There is a common perception among the public that bank fees have been increasing. Is this true? It depends on what fees you are talking about. There is a wide variation among banking sectors, such savings accounts, loans, and credit cards.

In a report prepared by the Australian Bankers’ Association (ABA) in May 2006, there is a claim that fees have actually fallen in real terms. The suggestion is that overall fee revenue for the banks has gone up because there has been an increase in banking service volumes, which has outpaced the increase in banking service fee revenue, indicating that the average unit cost to the consumer has fallen.

The ABA report goes on to say that people with low-cost transaction accounts are not paying high fees because there are certain of number of ‘fee-free’ transactions. But some of these accounts have monthly account-keeping fees of $5, which some customers may not regard as low-fee accounts. There also some ‘generic’ basic accounts for eligible low-income earners such as pensioners or students.

According to the report the number of free transactions has been steadily rising. The proportion of accounts offering unlimited free transactions has increased since 2000 from 7 to 24%, and where monthly limits still apply the average free limit has risen from 5.6 to 7.7 transactions per month.

The ABA says the reason for the claimed falling fees in savings accounts is partly due to many customers switching from more expensive options such as branch transactions and cheque accounts to cheaper alternatives such as credit cards, phone and online banking, and direct debits.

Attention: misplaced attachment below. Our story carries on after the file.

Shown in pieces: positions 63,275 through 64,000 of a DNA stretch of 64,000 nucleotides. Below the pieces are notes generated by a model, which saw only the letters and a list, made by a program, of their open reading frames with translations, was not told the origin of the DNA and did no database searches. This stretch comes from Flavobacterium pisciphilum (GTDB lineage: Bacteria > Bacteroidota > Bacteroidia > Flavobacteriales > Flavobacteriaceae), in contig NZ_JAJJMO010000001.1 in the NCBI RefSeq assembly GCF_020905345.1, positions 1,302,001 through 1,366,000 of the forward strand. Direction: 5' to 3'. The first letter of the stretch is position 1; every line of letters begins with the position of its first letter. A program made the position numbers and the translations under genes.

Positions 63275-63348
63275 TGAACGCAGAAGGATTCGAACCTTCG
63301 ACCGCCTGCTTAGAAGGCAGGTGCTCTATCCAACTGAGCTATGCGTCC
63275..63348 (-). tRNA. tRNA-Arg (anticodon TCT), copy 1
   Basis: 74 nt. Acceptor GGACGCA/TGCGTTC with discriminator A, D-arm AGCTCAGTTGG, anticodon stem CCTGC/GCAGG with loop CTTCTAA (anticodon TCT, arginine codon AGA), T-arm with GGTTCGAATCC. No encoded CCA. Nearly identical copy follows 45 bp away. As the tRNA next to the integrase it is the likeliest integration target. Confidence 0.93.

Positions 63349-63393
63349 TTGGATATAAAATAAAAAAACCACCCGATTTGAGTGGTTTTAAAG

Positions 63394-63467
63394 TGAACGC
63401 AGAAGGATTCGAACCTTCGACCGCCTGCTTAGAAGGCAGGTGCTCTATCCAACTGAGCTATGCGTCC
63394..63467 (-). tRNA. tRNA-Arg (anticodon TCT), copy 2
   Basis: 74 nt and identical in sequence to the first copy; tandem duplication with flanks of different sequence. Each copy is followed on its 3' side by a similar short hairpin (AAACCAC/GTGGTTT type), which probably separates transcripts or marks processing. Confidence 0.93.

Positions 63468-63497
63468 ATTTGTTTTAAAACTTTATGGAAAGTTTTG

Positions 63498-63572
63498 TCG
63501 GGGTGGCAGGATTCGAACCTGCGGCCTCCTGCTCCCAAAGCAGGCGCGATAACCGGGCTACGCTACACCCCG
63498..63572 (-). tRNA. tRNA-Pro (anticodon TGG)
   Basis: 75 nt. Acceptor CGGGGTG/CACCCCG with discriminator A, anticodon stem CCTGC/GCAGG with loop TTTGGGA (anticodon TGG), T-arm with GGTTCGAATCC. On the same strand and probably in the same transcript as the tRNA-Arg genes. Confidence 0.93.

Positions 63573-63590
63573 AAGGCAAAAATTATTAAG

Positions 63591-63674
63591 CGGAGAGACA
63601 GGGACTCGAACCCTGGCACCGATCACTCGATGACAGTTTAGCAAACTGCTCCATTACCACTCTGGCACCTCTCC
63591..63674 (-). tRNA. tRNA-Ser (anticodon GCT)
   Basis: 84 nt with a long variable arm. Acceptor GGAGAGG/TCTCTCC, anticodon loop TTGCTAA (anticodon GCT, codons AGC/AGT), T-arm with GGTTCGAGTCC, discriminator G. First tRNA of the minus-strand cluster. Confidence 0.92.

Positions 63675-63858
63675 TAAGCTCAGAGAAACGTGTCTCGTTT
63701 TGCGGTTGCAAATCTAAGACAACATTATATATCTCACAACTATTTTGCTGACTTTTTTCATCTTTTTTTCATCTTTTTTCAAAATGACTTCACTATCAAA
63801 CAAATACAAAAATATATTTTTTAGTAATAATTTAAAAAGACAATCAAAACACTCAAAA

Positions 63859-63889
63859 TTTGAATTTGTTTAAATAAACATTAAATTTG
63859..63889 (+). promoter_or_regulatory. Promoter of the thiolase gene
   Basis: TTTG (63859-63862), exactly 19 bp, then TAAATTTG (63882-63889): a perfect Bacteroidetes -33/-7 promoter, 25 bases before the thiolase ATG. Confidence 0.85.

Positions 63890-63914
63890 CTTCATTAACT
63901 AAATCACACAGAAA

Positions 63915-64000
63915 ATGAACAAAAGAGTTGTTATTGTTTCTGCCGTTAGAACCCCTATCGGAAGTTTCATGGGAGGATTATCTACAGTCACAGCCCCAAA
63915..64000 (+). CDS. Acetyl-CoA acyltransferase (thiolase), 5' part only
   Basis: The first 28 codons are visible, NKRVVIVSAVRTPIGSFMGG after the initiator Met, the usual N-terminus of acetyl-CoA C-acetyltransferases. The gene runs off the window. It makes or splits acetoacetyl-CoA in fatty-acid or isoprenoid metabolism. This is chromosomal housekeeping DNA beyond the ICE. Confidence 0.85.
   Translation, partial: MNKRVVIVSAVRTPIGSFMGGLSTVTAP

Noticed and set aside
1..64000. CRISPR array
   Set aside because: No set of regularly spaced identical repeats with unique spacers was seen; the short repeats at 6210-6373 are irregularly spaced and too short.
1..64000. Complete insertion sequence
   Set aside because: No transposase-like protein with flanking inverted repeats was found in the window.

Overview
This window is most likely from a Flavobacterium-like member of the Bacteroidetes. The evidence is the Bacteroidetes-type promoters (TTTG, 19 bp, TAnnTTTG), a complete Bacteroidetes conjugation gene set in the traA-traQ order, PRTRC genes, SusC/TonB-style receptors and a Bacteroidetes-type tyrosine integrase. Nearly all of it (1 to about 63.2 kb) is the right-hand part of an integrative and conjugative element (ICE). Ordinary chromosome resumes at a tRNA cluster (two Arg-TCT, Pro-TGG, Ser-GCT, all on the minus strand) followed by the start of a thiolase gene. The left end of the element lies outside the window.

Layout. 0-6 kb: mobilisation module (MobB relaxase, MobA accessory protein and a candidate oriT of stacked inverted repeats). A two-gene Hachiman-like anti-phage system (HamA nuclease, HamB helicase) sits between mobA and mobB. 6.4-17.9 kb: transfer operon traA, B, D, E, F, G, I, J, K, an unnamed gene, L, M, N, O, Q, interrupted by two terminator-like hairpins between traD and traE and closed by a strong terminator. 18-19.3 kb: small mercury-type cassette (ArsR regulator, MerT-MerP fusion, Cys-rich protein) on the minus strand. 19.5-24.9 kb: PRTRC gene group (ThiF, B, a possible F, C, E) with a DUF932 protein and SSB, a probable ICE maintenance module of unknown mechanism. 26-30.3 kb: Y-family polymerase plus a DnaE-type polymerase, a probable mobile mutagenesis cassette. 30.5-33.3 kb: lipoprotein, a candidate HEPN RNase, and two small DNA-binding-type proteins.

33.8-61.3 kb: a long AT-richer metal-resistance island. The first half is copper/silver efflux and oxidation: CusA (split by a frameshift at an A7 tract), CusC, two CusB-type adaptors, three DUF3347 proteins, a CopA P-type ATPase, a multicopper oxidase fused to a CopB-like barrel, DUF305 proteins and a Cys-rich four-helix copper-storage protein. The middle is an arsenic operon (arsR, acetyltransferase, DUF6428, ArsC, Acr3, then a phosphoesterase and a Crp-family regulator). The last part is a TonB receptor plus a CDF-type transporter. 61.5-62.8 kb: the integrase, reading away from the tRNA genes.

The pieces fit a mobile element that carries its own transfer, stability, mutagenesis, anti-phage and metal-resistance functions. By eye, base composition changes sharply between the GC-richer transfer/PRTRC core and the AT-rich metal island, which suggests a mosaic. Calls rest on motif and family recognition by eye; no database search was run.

But a report by Fujitsu Consulting contradicts the ABA’s claim of lower fees. The research indicates that the average Australian bank accountholder pays over $95 in in account-keeping and transaction fees. This compares unfavorably with Britain that pays around $55, the US, almost $72 and Canada, about $84.50.

The ABA also claims that low-income earners are not disadvantaged by bank fees. But St George Bank has recently tripled its minimum account balance to avoid monthly fees from $1000 to$3000. Denis Orrock, general manager of Infochoice says this too steep at only 0.1% interest. He advises putting the $3000 into a Bankwest account for 12 months with 6.4 % interest. He claims that you would be around $192 better off with Bankwest than with St George, despite an interest rate of 6.4% p.a.

A Reserve Bank of Australia (RBA) article published in May 2004, stated that banks’ fee income from households rose by 15% in 2003, to $3 billion. This was predominantly from credit card fees, which have increased strongly by 38%, which puts in doubt the ABA’s claim that credit cards are low-fee. Fees from housing loans are up by 13%. The RBA did say that low-fee transaction accounts have increased in number, and that there are more fee exempt accounts for students and pensioners.


The Australian Banking Association (ABA) says that banking fees per customer have fallen.
Research by Fujitsu Consulting indicates bank fees in Australia are among the highest in the world.
Online banking has reduced some fees.
Fees from credit cards and housing loans are up.

By admin